A CBCT image of the skull was performed using (Vatech PAXi3D GREEN ,13, Samsung, Gyeonggi-do,445-170, Korea) for use in the prosthesis fabrication (Figure 3). The restoration was designed using the Exocad® (Exocad GmbH, Germany, 2010) software, in which a visual transfer of the healthy side was performed and represented on the affected side (Figure 4). Restoration fabrication was done using a 3D printer based on PEEK molds (Figure 5). Dissection of the flap of the periosteum (Figures 12 & 13). Elevating the periosteum in the area closest to the work area and exposing the area of bone loss (Figure 9), and fixation of the upper portion of the prosthesis with screw (Figure 10). Subtarsal approach to enable the lower part of the prosthesis to be screwed (Figure 11). Suture of the incisions were done on layers using Vicryl 3/0 for the suturing of muscles and periosteum, 3/0 Nylon sutures were used for skin closure. A compressive dressing was applied for 24 hours postoperatively with the necessary prescription and postoperative instructions given Photo at the follow up 14 days after of surgery, noting the return of the periorbital contour with a little edema remains (Figure 12), and a photo after 4 months (Figure 13).
Maxillofacial defects can result from different conditions, including traumatic injuries and after resection of neoplastic lesions. The resultant defects are complicated as different types of tissues are lost which affects both functional and esthetic domains. For that reason, surgical practitioners have moved to various autogenous and alloplastic materials to rebuild the defects. All materials exhibit many drawbacks, as it is accepted that “there is no optimal restoration material for maxillofacial defects.” To avoid the complications that may occur when using autografts, the use of bone substitutes and alloplastic materials has been used more. the most alloplastic materials used in oral and maxillofacial reconstruction are iron, titanium, hydroxyapatite, chrome-cobalt, methyl methacrylate, and other polymers . One of the most widely used polymers in the medical field is Polyetheretherketon (PEEK), it is a polyaromatic semi-crystalline thermoplastic polymer with mechanical properties appropriate for medical applications like spine surgery, orthopedic surgery, maxillofacial surgery, cardiac surgery and dental applications, etc. PEEK has high chemical resistance, radiolucent, mechanical characteristics similar to bone, sterilizable and can be shaped and contoured by machine, all these properties made PEEK good alternative for metallic implants .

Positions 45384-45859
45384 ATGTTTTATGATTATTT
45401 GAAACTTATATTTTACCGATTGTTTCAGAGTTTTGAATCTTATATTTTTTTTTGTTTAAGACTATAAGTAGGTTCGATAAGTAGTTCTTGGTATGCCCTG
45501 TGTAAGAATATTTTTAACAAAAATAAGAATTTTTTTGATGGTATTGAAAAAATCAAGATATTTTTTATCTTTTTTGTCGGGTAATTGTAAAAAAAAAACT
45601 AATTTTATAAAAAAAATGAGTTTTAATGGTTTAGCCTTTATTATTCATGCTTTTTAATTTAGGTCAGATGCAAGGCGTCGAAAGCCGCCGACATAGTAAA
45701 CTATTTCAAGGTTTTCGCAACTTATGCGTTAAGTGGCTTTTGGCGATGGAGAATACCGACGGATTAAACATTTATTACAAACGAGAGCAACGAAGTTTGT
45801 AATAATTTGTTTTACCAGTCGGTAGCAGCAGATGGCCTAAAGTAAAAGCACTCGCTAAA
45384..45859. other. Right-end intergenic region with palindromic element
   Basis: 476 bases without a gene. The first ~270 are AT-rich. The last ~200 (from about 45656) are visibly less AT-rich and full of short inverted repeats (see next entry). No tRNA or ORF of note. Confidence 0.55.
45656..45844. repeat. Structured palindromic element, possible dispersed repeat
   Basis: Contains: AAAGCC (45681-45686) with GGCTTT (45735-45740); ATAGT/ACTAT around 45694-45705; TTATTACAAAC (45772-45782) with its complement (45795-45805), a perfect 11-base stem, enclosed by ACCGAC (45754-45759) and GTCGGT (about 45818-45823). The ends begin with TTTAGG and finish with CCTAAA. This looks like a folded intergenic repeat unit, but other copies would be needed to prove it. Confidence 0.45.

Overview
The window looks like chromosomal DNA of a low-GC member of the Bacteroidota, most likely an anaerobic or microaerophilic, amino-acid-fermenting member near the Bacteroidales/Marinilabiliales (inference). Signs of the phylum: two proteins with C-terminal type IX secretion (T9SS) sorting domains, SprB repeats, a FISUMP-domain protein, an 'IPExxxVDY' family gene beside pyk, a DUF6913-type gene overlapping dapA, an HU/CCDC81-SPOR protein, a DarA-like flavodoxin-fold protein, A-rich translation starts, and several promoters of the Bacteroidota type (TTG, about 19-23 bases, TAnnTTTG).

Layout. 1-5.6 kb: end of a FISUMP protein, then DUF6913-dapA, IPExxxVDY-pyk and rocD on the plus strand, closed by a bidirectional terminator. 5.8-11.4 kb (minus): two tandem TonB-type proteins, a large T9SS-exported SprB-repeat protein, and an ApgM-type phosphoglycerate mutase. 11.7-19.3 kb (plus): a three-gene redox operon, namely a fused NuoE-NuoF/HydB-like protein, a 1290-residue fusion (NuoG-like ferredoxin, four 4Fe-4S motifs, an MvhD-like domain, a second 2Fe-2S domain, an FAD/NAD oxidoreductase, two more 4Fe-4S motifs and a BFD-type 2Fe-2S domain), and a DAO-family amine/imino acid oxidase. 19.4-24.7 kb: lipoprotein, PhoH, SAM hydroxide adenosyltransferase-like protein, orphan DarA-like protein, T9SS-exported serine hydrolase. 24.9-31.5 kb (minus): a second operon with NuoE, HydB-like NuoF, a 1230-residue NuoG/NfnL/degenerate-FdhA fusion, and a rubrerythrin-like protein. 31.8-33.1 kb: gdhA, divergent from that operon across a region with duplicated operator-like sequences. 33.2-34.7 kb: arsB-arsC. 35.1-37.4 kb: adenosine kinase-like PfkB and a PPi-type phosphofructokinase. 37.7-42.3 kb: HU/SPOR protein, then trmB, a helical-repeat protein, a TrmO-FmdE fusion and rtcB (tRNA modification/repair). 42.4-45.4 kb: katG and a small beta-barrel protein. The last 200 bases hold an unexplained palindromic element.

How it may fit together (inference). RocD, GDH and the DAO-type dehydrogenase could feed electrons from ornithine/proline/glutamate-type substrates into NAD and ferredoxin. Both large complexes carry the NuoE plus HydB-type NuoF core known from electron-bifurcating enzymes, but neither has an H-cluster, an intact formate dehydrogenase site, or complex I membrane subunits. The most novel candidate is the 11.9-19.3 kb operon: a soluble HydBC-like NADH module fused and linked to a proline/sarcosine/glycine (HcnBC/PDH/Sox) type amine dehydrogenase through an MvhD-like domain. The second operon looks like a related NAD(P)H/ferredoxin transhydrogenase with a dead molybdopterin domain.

By using this material, we aimed to avoid the patient to undertake surgery in a second place such as iliac crest as the donor site and used the newly available techniques to design and manufacture the protheses by 3D printer with achieving satisfying results for the patient and the surgical team as well. Moreover, for the surgical portal in this case we depend on the presence of the scare resulted from the previous surgery to do our incision without making a scare in another place. During the surgery we found that the PEEK material is easy to handle and can be modified by using the bur with some saline irrigation when it is needed to quarantine the good outer shape and the symmetry with the intact side. Recently, the use of PEEK to reconstruct defects of the maxillofacial facial region has become widespread, especially with the development of 3D printing and its increased accuracy . The great challenges facing traditional reconstruction of maxillofacial defects have imposed a trend towards 3D printing technology, this technology has provided physicians with the ability to manufacture patient specific prosthesis to rehabilitate cranio-maxillofacial defects, the sites where 3D printing restoration techniques are most commonly used in the cranium are oral, orbital, nasal and auricular regions . The development of 3D printing has greatly facilitated the fabrication of the oral and maxillofacial prosthesis in a method of rapid prototyping , 3D printing depends on different types of radiographs such as CT, MRI, and CBCT, which are high-resolution imaging methods [14,21].
In recent years, there has been a great development in the method of imaging using the CBCT, as these imaging devices are characterized by a low amount of irradiation, a high-resolution X-ray. For many of the advantages of CBCT imaging, it has been used extensively in reconstructive maxillofacial defects and virtual studies of various types of surgeries to plan for them and evaluating their results, in addition to print the anatomical structures, which facilitated surgery and reduced possible complications . The results achieved in this case were very accurate in terms of the conformity of compensation to the computer-aided design and the applicability of it and are encouraging to use in similar cases.
In the future, dependence on 3D radiographs, 3D printing and virtual studies in the repair of maxillofacial defects will increase due to its great advantages in terms of facilitating surgery, reducing the time of surgery, the ability to predict the outcome with the distinctive results that it gives after surgery.
Conflict of Interest
The authors declare no conflict of interests with this case report.